The biodiversity of the Brecon Beacons National Park is a tremendous natural asset. It helps give the National Park its distinct character, supports farming, forestry, tourism and other businesses; and provides visitors and local people alike with opportunities for spiritual refreshment and healthy exercise.
A stunning variety of habitats can be found in our National Park, from the heather moorland of the uplands, to the gravel strewn beds of the River Usk. Many of the Park’s habitats and species are internationally important and the Park is the only place in Britain where you can find a number of rare species. The park supports over 75% of Wales’ limestone pavement habitat and is home to a variety of rare and endemic hawkweed and whitebeam species, found nowhere else.
The sheer variety of the Park’s wildlife owes much to its special climate and underlying topography, combined with remoteness and traditional farming practices. The Brecon Beacons National Park is a semi-natural, cultural landscape, moulded by nature but influenced by mankind’s management of the land over thousands of years. The biodiversity that exists in the Brecon Beacons today is the result of these intertwined processes.
However, biodiversity is vulnerable, even in the National Park. For this reason the National Park Authority and partners produced Our Natural World – a Local Biodiversity Action Plan for the Brecon Beacons National Park in 2001. The plan and its actions were reviewed in 2006. The Local Biodiversity Action Plan (LBAP) identifies which habitats and species are of particular importance for conservation in the National Park and outlines key actions to be delivered by the LBAP partnership.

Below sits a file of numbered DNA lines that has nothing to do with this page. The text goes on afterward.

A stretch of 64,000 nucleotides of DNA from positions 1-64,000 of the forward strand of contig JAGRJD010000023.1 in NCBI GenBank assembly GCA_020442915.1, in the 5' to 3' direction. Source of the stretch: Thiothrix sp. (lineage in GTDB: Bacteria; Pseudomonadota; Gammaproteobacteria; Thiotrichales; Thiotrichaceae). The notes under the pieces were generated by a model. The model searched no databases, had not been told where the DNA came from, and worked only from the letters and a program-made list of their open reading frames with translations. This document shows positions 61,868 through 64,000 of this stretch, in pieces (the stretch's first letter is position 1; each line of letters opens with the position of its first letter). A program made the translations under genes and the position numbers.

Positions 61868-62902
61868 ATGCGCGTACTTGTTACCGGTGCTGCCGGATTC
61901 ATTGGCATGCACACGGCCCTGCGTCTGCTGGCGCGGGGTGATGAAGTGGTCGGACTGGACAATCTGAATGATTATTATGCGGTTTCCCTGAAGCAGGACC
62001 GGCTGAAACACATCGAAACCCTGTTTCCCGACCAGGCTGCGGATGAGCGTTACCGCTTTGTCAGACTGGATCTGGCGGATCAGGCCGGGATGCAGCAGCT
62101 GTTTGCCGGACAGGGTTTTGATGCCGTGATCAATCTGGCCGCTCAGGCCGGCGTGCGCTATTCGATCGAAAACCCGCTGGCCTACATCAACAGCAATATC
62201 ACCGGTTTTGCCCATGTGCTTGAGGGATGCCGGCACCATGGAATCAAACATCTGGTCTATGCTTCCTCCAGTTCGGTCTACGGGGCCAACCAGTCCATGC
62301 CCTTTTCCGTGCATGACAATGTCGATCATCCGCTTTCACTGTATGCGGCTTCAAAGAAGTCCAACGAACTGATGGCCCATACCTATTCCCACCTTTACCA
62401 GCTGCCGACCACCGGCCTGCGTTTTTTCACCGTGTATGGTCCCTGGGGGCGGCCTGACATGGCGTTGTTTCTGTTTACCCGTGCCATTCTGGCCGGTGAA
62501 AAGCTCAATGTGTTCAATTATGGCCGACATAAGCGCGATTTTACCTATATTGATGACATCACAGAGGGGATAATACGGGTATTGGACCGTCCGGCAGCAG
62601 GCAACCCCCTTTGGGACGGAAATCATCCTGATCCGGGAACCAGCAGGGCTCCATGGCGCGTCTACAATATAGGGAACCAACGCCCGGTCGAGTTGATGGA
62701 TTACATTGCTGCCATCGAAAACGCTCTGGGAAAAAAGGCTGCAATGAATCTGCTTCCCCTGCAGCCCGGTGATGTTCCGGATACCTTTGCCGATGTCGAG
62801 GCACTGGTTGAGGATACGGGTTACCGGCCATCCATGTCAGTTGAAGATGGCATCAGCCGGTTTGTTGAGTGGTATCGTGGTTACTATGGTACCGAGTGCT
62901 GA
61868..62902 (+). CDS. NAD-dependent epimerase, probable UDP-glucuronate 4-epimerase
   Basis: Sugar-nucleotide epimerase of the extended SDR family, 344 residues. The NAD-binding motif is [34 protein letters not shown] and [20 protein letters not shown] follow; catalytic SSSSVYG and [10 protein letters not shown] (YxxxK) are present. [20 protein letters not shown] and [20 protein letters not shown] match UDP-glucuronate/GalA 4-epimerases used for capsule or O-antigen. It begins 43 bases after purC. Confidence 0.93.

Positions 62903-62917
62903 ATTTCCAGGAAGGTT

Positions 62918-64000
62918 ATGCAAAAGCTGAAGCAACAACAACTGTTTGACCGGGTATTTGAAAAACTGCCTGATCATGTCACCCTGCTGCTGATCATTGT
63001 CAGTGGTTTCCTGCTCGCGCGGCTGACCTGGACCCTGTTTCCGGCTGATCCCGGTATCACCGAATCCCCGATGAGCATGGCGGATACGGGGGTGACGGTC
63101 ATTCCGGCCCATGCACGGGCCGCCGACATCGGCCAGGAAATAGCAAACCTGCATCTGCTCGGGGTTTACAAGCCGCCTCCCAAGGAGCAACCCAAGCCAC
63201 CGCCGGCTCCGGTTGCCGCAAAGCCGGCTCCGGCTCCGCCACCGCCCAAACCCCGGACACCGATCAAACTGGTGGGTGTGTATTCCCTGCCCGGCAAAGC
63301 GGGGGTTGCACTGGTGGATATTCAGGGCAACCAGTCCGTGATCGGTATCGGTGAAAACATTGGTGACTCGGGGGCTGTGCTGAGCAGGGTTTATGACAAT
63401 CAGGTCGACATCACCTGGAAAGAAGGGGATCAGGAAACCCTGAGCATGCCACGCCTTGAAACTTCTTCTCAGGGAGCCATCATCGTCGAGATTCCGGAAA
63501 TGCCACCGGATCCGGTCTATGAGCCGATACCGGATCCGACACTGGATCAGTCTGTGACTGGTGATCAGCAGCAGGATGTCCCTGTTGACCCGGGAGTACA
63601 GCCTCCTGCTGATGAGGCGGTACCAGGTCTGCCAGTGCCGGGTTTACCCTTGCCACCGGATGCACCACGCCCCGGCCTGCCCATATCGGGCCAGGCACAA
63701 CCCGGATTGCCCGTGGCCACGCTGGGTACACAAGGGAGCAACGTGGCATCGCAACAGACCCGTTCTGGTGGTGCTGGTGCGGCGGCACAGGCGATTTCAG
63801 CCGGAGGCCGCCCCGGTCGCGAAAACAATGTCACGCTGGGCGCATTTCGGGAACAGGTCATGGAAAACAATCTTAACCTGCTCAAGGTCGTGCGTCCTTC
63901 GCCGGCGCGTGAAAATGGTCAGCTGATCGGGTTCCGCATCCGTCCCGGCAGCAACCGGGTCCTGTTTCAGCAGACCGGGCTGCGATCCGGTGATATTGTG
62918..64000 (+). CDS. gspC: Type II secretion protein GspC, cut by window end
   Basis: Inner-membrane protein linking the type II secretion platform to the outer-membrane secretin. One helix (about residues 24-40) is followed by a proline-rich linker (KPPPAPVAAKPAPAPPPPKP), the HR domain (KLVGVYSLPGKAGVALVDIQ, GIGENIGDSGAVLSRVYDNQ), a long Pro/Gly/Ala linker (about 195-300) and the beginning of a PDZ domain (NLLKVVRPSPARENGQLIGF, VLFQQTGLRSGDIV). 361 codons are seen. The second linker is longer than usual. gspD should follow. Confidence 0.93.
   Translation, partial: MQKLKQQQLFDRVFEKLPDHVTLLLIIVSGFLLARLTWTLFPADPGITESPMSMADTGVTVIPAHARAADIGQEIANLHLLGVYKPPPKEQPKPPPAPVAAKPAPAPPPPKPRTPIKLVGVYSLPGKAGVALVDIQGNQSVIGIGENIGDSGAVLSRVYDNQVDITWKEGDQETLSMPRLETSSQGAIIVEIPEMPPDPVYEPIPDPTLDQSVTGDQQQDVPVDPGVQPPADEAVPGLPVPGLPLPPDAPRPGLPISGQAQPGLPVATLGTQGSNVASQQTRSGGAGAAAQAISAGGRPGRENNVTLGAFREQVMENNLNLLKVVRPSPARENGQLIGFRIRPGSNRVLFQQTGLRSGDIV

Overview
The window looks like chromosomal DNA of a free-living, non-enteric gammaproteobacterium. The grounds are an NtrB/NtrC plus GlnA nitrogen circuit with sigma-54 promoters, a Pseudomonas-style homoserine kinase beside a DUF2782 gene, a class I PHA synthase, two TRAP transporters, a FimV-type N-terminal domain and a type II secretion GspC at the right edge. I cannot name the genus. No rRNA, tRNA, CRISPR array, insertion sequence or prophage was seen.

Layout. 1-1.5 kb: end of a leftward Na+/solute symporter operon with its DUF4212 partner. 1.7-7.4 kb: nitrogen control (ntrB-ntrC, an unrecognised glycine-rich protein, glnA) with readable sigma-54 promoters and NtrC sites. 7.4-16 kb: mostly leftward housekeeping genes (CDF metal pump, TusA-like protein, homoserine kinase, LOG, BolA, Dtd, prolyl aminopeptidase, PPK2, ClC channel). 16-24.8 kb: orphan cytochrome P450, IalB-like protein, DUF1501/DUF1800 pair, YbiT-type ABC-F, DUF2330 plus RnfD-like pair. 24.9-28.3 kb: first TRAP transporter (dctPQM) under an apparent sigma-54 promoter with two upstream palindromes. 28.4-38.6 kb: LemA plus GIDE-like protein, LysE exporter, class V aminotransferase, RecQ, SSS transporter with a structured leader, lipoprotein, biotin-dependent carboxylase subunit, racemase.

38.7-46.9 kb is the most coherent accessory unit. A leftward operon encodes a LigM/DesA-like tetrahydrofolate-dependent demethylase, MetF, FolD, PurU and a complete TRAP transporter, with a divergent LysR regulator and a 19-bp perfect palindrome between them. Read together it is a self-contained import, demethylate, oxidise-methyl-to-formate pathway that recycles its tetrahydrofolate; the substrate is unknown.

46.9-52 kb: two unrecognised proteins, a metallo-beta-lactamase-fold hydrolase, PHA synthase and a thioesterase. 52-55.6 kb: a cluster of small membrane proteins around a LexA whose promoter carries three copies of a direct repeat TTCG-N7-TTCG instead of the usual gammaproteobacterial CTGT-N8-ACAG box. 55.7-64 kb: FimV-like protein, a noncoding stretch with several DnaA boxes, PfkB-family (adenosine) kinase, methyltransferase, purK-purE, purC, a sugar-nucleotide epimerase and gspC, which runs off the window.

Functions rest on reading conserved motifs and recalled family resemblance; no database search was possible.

LBAP Core Steering Group members include: Brecon Beacons National Park Authority, Brecknock Wildlife Trust, The National Trust, Welsh Water & CCW (now Natural Resources Wales).
The LBAP is an evolving document and a review is currently under way. For more information on biodiversity in the Brecon Beacons National Park visit the website
Upland heathland on the Hatterrall Ridge © B.Symons
Heather condition monitoring © R.Price
Silurian moth © D.Grundy
16. Merthyr Tydfil
18. Blaenau Gwent